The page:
• In yet a further exemplary embodiment of the present invention, the receiver 160 comprises a correlation-sensitive MLSE and the electrical signal is sampled twice per bit.
  • Performance results of the various embodiments described above will now be discussed with reference to FIGS. 5A and 5B. The optical-signal-to-noise ratio (OSNR) at the input to the optical receiver 120 that is required for operation at a predetermined bit error ratio (BER) (e.g., 10−3) can be used for purposes of measuring performance. The OSNR is defined as Ps/(2NASEBref), where Ps is the optical signal power entering the receiver, NASE is the ASE power spectral density per polarization, Bref is the reference bandwidth (e.g., 12.5 GHz), and the factor of 2 takes into account both ASE polarizations.
  • FIGS. 5A and 5B show the required OSNR (into the receiver 120) as a function of receive filter bandwidth Bo for MLSE and conventional threshold receivers, for 1st-order and 3rd-order Gaussian optical filter characteristics, respectively. Eye diagrams of the electrical signal at the sampling circuit for different optical filter bandwidths are shown in insets 601-604. Note that for the sake of simplicity, the optical filtering introduced by the various components (112, 113, 114, 116, 120) in the system 100, discussed above in connection with FIG. 1A, are modeled by the optical BPF 125 for purposes of generating the results of FIGS. 5A and 5B.
  • In FIGS. 5A and 5B, the dash-dotted curves 610 represent the OSNR performance using a conventional threshold receiver with optimized decision threshold where the data received is a de Brujin bit sequence (DBBS). The dotted curves 620 represent the ISI-free performance of the conventional threshold receiver as a baseline, assuming the transmission of isolated ‘1’s and ‘0’s (i.e., isolated to the extent that the bits are far enough apart so that the filter-induced spreading of the ‘1’-bit will not affect the ‘0’ bit.)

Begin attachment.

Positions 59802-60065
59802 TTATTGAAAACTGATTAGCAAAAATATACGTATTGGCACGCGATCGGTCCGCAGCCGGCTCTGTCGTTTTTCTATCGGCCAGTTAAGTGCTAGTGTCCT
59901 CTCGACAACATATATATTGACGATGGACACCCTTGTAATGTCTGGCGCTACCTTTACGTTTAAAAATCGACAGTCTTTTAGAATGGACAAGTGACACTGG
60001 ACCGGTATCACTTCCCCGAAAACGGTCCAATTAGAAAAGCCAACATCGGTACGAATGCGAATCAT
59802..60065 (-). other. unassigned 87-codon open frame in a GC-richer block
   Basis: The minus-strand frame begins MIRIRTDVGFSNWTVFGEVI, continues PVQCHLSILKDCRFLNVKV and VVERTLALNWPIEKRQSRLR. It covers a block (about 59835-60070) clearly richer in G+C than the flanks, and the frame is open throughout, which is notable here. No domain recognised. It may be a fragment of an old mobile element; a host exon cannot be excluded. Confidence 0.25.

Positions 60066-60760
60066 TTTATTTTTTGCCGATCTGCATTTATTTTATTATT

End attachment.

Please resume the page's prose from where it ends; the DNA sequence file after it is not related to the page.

• For small Bo, the performance of the threshold receiver using the DBBS data (610) degrades due to ISI and due to attenuation by spectral signal truncation. The ISI-free curve 620 is affected by only the latter of the two effects. The difference between the two curves 610 and 620 for the conventional threshold receiver quantifies the ISI penalty.
  • The solid black curves 630 in FIGS. 5A and 5B represent the performance of the correlation-insensitive MLSE receiver with one sample per bit, described above. The curves 630 show that this receiver partially compensates for ISI, as it outperforms the conventional threshold receiver for at least the entire range of Bo shown (0.5-2.5Rbit). Using an MLSE receiver therefore allows for narrower optical filtering, which in turn reduces coherent wavelength division multiplex (WDM) crosstalk, thereby facilitating high spectral efficiency WDM systems. For example, as indicated in FIG. 5B by the arrow 640 for a 3rd-order Gaussian optical filter, the use of an MLSE receiver allows for a filter bandwidth reduction from approximately 0.98Rbit to as low as 0.76Rbit with only a 1 dB OSNR penalty.
  • In FIGS. 5A and 5B, the dashed curves 650 represent the correlation-sensitive MLSE receiver with one sample per bit, as described above. For Bo<Rbit, for which FIG. 4B predicts significant noise correlation, the correlation-sensitive MLSE receiver shows improved performance over the correlation-insensitive MLSE receiver. For larger optical filter bandwidths, the correlation-sensitive MLSE accurately reproduces the results of the correlation-insensitive MLSE (represented by the curves 630).
  • In FIGS. 5A and 5B, the gray curves 660 represent the performance of the correlation-insensitive MLSE receiver with two samples per bit, as described above. This receiver shows a better performance than the MLSE receiver with one sample/bit for large optical filter bandwidths (as represented by the curves 630 and 650). As can be seen in FIGS. 5A and 5B, however, the improvement that results from having a second sample per bit goes away for narrow-band optical filtering. This can be understood from the fact that small optical filter bandwidths make adjacent signal samples less independent, thus reducing the additional information that can be obtained from over-sampling. Avoiding over-sampling significantly facilitates the implementation of MLSE receivers that operate at rates beyond 10 Gb/s.
  • It is understood that the above-described embodiments are illustrative of only a few of the possible specific embodiments which can represent applications of the present invention. Numerous and varied other arrangements can be made by those skilled in the art without departing from the spirit and scope of the invention.

Claims (22)